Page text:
Firestone Has Been Here Before -- Parallels Exist With 1978 Recall
                    September 6, 2000

                    By TIMOTHY AEPPEL
                    Staff Reporter of THE WALL STREET JOURNAL

                    Talk about deja vu.

                                         Hovering over Bridgestone/Firestone Inc.'s
                                         current recall fiasco is an episode in the 1970s
                                         that holds strange parallels to today: the
                                         Firestone 500. That one is still the granddaddy
                                         of tire recalls by dint of sheer size. Firestone
                    ultimately recalled 13 million radial tires -- twice the number targeted
                    this time, though the number is growing.

                    Then, as now, the company appeared blindsided by the furor set off by
                    the recall and made huge tactical blunders, such as initially trying to
                    blame customers for not taking good care of their tires.

                    "Firestone violated the basic rules of a recall, and they're doing the
                    same today," says Dirk Gibson, an associate professor at the University
                    of New Mexico who studies product recalls. The first rule is to act
                    quickly; back in the 1970s, the company fought the government for
                    months before agreeing to replace the tires. This time, questions are
                    being raised whether Firestone knew the problem was there for years
                    but turned a blind eye.

                    In the wake of the 1978 recall, there was a flurry of proposals for
                    regulatory changes aimed at tightening federal tire standards. But
                    nearly all of these moves were dropped or sharply watered down after
                    the Reagan administration came into office and proclaimed one its goals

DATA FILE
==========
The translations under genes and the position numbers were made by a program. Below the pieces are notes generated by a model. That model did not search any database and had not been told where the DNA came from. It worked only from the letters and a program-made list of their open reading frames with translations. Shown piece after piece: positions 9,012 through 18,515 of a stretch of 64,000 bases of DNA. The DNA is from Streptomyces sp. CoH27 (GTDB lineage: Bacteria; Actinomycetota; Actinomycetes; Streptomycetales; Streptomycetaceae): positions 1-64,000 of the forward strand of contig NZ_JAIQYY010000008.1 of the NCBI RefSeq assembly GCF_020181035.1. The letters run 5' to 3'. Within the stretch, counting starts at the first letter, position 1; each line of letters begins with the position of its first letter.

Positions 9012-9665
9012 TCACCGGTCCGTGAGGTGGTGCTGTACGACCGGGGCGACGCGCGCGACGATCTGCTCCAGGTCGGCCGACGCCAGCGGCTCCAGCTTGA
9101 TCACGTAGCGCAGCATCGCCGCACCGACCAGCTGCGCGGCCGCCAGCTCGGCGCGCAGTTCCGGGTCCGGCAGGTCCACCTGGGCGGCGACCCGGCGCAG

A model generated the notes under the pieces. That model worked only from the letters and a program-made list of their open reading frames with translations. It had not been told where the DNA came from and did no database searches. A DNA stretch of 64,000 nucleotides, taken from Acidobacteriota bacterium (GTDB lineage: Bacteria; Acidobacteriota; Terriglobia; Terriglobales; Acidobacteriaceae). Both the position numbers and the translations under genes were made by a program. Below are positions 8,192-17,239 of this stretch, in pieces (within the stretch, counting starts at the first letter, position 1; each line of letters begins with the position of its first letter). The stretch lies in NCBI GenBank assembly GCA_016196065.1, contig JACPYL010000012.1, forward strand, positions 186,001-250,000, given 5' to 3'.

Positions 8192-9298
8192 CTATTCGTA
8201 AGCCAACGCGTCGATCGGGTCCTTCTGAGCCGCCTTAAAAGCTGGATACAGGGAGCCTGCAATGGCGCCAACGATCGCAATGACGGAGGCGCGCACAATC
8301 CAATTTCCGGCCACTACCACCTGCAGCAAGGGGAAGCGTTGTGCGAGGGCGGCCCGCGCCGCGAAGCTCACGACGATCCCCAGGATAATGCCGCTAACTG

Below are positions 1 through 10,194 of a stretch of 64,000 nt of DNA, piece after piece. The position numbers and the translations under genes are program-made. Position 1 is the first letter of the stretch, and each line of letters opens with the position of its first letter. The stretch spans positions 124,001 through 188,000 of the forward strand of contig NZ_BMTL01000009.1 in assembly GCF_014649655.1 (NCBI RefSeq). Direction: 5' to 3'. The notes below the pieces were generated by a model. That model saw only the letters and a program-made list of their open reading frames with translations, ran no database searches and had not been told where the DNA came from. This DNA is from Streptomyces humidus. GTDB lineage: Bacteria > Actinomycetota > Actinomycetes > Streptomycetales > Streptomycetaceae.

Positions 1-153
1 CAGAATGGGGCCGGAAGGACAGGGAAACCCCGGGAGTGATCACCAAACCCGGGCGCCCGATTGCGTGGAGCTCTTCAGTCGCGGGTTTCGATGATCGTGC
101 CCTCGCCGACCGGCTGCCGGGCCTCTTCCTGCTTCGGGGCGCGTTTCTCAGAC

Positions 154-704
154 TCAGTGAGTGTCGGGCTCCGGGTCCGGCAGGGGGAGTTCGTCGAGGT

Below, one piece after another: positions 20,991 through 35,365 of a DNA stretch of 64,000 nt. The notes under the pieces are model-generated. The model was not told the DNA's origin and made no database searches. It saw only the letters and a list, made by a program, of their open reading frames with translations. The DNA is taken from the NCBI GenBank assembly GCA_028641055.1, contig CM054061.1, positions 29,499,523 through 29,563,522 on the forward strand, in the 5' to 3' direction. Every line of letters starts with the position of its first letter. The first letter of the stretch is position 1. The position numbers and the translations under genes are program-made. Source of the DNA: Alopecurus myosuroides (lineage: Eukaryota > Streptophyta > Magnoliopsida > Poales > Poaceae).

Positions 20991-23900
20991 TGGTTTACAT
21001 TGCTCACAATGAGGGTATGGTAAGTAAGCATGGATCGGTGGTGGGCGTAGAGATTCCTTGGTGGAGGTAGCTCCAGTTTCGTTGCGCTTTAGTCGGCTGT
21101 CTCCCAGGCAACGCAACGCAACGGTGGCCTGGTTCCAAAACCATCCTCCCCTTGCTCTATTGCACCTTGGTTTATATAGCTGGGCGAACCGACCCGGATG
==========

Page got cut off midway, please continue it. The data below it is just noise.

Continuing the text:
to be lightening the regulatory burden on business.

                    One proposal was to require the auto and tire industries to come up
                    with a system for warning drivers when the pressure in their tires had
                    dropped dangerously low, either through a red button that would pop
                    up from the stem of a tire or a light on the dashboard. Underinflation
                    has arisen as an issue in the latest recall. That proposal was scotched
                    after the industry argued it was too inaccurate and costly.

                    Other proposals that were ultimately dropped included requiring tire
                    makers to print identification numbers on a tire's exterior, rather than
                    interior, sidewall, thereby making it easier for consumers to check the
                    origin of their tires. Regulators also proposed making mandatory a
                    voluntary system for registering tires sold through independent tire

                    Both proposals have implications for the current recall. Having a number
                    clearly visible makes it easier for consumers to check the origin of tires,
                    and a mandatory reporting system would make it more certain that
                    people who buy replacement tires are notified of the recall.